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San Diego - 100% Renewable Power by 2035

Photo credit: peasap/ Flickr

UC San Diego renewable energy infrastructure includes 1.2 MW of solar photovoltaics that will be augmented at the end of 2011 with a 2.8 MW fuel cell that will utilize renewable methane that is currently flared at the City’s wastewater treatment plant.

Urban aerial of San Diego and Tijuana, Mexico / Photo credit: NASA/JPL/NIMA

The City of San Diego has become the first city in North America to offer an all-electric car sharing network, thanks to Car2Go / Photo credit: Matthias Bank

100% Renewable Energy Goal:
100% Renewable Electricity Community Wide by 2035

Location: City of San Diego, CA, USA

The City of San Diego is a coastal city on the Southern California coast, 120 miles south of Los Angeles and just next to the border of Mexico. With a population of more than 1.3 million, it is the 8th largest city in the United States and the 2nd largest in California. On September 30, 2014, the Mayor of San Diego presented his Climate Action Plan, which includes among other provisions, a target of reaching 100% renewable power for all of San Diego's homes and businesses by 2035, with an emphasis on using local resources. After a year of state-mandated environmental review, the Plan, which received broad, multi-stakeholder, bipartisan support, was officially adopted by the City Council on December 15, 2015.

The 100% renewable provision in the Plan has a long history. Its public origin was the Pathways to 100% Renewable Energy Conference in April 2013, where at the urging of the Renewables 100 Policy Institute, the Mayor's representative - on behalf of the Mayor - pledged to make San Diego the next city to commit to going 100% renewable. The next Interim Mayor included the 100% renewable power goal in his Climate Action Plan, which was released in January 2014. The Mayor who succeeded him, and belonged to a different political party, kept the goal as well.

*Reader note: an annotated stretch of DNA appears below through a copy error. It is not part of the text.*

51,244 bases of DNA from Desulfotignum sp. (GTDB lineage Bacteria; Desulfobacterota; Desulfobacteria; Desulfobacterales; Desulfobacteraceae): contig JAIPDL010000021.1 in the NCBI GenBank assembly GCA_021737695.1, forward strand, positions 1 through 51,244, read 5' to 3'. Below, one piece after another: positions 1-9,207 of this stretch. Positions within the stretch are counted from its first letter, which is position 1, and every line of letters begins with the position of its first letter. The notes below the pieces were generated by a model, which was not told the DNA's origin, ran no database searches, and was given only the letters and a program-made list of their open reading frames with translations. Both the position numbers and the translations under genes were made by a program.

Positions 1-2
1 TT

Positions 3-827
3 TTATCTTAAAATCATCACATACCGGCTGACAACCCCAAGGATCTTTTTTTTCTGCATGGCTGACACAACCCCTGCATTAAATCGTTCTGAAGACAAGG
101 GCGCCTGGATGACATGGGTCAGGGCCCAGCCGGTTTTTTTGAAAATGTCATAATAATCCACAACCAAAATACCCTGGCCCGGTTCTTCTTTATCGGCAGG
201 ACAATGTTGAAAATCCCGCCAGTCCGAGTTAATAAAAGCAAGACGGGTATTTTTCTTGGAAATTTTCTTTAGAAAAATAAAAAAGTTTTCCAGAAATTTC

Also central to the Climate Action Plan is a legally binding target to reduce the city's greenhouse gas emissions 50% by 2035. The Plan also aims to advance electric vehicles and their infrastructure, increase walking and biking as modes of transportation, promote energy efficiency building retrofits, keep waste out of landfills, and plant trees.

The Plan outlines several policy measures aimed at helping the city reach its goals. These include an ordinance to disclose energy and water use of homes to home buyers and a traffic signal master plan to adjust the timing of traffic lights and reduce idling times of cars in traffic.

The City is looking into the feasibility of a Community Choice Aggregation program (CCA) as a mechanism to enable its 100% renewable power goal. The January 2014 Plan put forth by the Interim Mayor had committed to a CCA being implemented by 2020, although later versions only commit to examining CCA as an option.*

Another option, if the city does not go with a CCA, could be that the local utility, San Diego Gas and Electric, offers 100% renewable power packages to San Diego residents. Although so far, CCAs in California have been faster than their local investor owned utility competitor at increasing their renewable electricity portfolios at more competitive pricing, there are some stakeholders who remain unconvinced that this path is the best for San Diego

*CCAs give local communities, like cities and counties, where ratepayers are tied to purchasing power from the local investor owned utility, the ability to buy power on the wholesale market and to contract directly with power producers and then sell the electricity to local residents and businesses. In other words, the city or county essentially becomes an the local utility, except that the investor owned utility continues to own and operate the distribution grid, and people can opt out and go with the investor owned utility, if they choose.

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